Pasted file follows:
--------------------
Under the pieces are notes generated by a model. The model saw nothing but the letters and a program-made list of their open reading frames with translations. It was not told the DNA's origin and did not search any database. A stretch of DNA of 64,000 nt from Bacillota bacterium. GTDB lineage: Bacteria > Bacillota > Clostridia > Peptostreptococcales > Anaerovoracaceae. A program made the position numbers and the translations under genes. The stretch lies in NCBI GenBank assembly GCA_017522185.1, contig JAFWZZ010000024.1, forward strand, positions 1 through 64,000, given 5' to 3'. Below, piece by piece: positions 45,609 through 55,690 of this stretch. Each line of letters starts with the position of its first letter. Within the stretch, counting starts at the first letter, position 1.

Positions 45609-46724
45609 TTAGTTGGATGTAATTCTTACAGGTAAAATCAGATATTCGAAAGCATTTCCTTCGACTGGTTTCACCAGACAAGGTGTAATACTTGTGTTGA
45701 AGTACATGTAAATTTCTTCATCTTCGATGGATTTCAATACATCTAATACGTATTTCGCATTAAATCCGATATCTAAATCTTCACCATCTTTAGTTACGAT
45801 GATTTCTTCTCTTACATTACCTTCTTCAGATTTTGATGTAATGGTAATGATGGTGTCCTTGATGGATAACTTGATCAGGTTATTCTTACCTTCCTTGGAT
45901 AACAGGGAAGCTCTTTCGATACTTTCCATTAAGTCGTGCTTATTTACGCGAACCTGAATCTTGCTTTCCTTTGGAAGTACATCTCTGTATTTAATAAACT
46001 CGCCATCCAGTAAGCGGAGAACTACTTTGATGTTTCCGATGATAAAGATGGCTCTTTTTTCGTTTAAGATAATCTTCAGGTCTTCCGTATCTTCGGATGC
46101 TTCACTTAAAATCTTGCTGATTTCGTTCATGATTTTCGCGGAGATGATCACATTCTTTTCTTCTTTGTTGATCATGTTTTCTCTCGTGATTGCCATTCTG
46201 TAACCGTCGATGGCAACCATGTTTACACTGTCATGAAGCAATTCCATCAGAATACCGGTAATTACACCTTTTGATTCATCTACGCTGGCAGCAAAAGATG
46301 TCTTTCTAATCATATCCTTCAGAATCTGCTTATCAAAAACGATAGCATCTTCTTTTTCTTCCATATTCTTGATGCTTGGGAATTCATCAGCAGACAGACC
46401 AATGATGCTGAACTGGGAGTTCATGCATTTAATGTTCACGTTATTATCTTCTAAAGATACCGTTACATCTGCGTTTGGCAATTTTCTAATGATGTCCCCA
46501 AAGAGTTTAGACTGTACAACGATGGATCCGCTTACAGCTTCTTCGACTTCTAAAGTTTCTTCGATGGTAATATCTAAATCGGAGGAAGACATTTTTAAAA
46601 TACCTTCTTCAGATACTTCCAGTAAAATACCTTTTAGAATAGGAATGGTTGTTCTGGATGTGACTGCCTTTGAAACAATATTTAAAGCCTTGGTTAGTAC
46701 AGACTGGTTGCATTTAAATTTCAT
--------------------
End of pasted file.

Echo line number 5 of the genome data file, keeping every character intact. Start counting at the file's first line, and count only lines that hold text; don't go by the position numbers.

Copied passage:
45801 GATTTCTTCTCTTACATTACCTTCTTCAGATTTTGATGTAATGGTAATGATGGTGTCCTTGATGGATAACTTGATCAGGTTATTCTTACCTTCCTTGGAT